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Physicists Devise Magnetic Shield 90

sciencehabit writes "The sneaky science of 'cloaking' just keeps getting richer. Physicists and engineers had already demonstrated rudimentary invisibility cloaks that can hide objects from light, sound, and water waves. Now, they've devised an 'antimagnet' cloak that can shield an object from a constant magnetic field without disturbing that field. If realized, such a cloak could have medical applications, researchers say."
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Physicists Devise Magnetic Shield

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  • Re:Metal Detectors? (Score:5, Informative)

    by icebike ( 68054 ) on Thursday September 22, 2011 @07:36PM (#37486178)

    Well, it says constant magnetic field. That's pretty hard to generate, since lots of things cause magnetic fields to fluctuate (including body movement of a metal object).

    TLDR version of TFA:

    The hypothetical device would work as a magnetic cloak by creating a space that is protected from an external magnetic field while at the same time causing no telltale distortion of the field. Alternatively, it could also be used to conceal a magnetic object and prevent its magnetic field from extending out into space—

    So, yeah, if made portable enough it would be a security problem. But don't hold your breath.

  • Better headline (Score:4, Informative)

    by pz ( 113803 ) on Thursday September 22, 2011 @08:07PM (#37486408) Journal

    A better headline would be, Physicists Come up with Idea to Build Perfect Magnetic Shield. As the article states, the device itself is hypothetical no proof of concept has been built.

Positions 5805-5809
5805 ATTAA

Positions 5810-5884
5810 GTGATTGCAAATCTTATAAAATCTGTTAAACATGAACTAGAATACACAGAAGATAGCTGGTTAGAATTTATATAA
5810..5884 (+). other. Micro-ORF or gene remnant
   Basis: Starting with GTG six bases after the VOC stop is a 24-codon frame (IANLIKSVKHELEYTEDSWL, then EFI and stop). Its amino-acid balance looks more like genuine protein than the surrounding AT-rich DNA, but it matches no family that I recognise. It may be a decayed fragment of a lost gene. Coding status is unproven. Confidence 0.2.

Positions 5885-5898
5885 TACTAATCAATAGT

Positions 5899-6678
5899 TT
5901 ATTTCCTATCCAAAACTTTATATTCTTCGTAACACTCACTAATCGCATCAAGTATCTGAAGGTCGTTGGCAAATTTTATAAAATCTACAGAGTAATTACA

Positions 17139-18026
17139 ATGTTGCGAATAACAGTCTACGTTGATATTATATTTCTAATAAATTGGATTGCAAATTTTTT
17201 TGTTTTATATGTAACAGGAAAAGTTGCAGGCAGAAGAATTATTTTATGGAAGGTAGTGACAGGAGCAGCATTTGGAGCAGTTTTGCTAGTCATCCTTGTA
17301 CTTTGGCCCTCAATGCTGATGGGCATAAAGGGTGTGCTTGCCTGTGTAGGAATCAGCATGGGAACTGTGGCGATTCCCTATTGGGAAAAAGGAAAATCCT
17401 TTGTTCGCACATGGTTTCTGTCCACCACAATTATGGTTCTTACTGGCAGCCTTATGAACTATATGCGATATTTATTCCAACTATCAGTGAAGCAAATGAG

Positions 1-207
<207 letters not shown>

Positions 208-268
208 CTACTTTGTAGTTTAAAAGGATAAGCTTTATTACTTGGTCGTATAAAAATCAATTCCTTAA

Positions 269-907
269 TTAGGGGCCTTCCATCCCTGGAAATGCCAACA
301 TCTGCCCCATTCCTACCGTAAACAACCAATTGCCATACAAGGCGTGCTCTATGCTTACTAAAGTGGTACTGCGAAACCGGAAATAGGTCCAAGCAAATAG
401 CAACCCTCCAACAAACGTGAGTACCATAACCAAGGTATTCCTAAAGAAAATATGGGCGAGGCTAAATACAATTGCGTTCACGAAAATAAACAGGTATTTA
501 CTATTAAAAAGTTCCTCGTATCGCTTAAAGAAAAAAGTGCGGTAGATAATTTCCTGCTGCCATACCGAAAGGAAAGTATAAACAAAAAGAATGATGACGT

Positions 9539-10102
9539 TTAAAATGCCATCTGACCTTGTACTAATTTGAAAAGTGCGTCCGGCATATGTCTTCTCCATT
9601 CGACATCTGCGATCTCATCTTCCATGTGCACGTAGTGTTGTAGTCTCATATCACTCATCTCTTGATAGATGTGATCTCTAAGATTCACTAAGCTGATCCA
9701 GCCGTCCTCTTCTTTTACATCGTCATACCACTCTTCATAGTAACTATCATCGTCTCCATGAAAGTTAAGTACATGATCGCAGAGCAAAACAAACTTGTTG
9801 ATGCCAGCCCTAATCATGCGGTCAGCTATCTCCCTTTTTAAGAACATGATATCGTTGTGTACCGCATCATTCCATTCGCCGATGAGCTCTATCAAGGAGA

• This is news how? (Score:3, Informative)

    by Cosgrach ( 1737088 ) on Thursday September 22, 2011 @08:28PM (#37486574)

    Okaaaaaay. I hate to break it to you guys, but passive and active magnetic shielding has been around for a long time now. This is simply a new spin on old tech, adapting it and slightly enhancing it.

    Shielding an object from external fields is not difficult provided you have money to spend. Hospitals do it all the time for their MRI suites. The shielding may be either passive (LOTS of steel plates in the floor, walls and ceiling), or actively by installing 3-axis helmholtz coils in the walls, floor and ceiling. The coils are then driven by a set of very large and fast amplifiers. The amplifiers are driven by correction signal from a computer that has at least one 3-axis magnetometer. Obviously, the active solution is better as it can correct for things like elevators, automobiles and other things that influence the local magnetic field. The passive shielding is only good is the external field does not change.

    I remember one such shielding job in San Francisco that gave trouble because of the volume of *WATER* flow in the city water main running under the MRI suite. Yes, even water can affect magnetic fields. Passive shielding would not work, so the site had to switch to the more expensive active shielding.

    I also have had trouble calibrating magnetic instrumentation because of cars in the car park moving around. I'd have to wait for a window where there was no activity outside the building. I'm talking about smallish cars more than 50' away, and large trucks could change the fields from more than 100' away...

  • Re:This is news how? (Score:5, Informative)

    by robot256 ( 1635039 ) on Thursday September 22, 2011 @09:18PM (#37486974)
    Everything you said is true, but all those methods of shielding an enclosed space can be detected from outside the space by the resulting warp in the fields around it. The researchers in this article propose a method of layering materials so that the warping of the field is contained within the shield itself, rendering its presence undetectable. This is a significant advance over conventional shielding, but it has yet to be proven feasible.

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